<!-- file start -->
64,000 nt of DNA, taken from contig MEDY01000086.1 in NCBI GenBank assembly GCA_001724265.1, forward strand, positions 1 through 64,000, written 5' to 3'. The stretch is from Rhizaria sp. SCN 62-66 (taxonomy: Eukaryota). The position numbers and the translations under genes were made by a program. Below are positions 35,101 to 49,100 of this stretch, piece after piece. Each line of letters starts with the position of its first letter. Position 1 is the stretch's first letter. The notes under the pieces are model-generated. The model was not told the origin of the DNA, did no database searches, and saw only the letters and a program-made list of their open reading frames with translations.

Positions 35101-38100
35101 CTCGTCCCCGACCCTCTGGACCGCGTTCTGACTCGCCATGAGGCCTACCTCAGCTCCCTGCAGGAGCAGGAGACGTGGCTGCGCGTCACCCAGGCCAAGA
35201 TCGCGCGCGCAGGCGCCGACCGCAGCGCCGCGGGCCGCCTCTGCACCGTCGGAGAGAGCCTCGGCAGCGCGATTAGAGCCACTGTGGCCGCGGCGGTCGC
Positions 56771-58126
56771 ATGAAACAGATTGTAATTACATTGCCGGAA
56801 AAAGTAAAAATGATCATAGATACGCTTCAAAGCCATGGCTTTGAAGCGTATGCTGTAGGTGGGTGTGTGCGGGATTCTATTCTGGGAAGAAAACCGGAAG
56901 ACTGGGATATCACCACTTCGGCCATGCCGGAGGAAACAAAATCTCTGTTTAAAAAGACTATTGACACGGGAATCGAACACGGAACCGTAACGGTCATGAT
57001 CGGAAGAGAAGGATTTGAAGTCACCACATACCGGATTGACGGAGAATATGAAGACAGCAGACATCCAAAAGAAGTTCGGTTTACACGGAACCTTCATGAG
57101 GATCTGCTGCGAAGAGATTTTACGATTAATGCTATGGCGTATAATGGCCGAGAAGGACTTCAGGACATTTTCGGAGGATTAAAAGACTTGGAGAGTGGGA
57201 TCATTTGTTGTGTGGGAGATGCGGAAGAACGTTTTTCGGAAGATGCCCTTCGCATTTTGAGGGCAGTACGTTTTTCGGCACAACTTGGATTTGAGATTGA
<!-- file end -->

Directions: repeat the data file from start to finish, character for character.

64,000 nt of DNA, taken from contig MEDY01000086.1 in NCBI GenBank assembly GCA_001724265.1, forward strand, positions 1 through 64,000, written 5' to 3'. The stretch is from Rhizaria sp. SCN 62-66 (taxonomy: Eukaryota). The position numbers and the translations under genes were made by a program. Below are positions 35,101 to 49,100 of this stretch, piece after piece. Each line of letters starts with the position of its first letter. Position 1 is the stretch's first letter. The notes under the pieces are model-generated. The model was not told the origin of the DNA, did no database searches, and saw only the letters and a program-made list of their open reading frames with translations.

Positions 35101-38100
35101 CTCGTCCCCGACCCTCTGGACCGCGTTCTGACTCGCCATGAGGCCTACCTCAGCTCCCTGCAGGAGCAGGAGACGTGGCTGCGCGTCACCCAGGCCAAGA
35201 TCGCGCGCGCAGGCGCCGACCGCAGCGCCGCGGGCCGCCTCTGCACCGTCGGAGAGAGCCTCGGCAGCGCGATTAGAGCCACTGTGGCCGCGGCGGTCGC
Positions 56771-58126
56771 ATGAAACAGATTGTAATTACATTGCCGGAA
56801 AAAGTAAAAATGATCATAGATACGCTTCAAAGCCATGGCTTTGAAGCGTATGCTGTAGGTGGGTGTGTGCGGGATTCTATTCTGGGAAGAAAACCGGAAG
56901 ACTGGGATATCACCACTTCGGCCATGCCGGAGGAAACAAAATCTCTGTTTAAAAAGACTATTGACACGGGAATCGAACACGGAACCGTAACGGTCATGAT
57001 CGGAAGAGAAGGATTTGAAGTCACCACATACCGGATTGACGGAGAATATGAAGACAGCAGACATCCAAAAGAAGTTCGGTTTACACGGAACCTTCATGAG
57101 GATCTGCTGCGAAGAGATTTTACGATTAATGCTATGGCGTATAATGGCCGAGAAGGACTTCAGGACATTTTCGGAGGATTAAAAGACTTGGAGAGTGGGA
57201 TCATTTGTTGTGTGGGAGATGCGGAAGAACGTTTTTCGGAAGATGCCCTTCGCATTTTGAGGGCAGTACGTTTTTCGGCACAACTTGGATTTGAGATTGA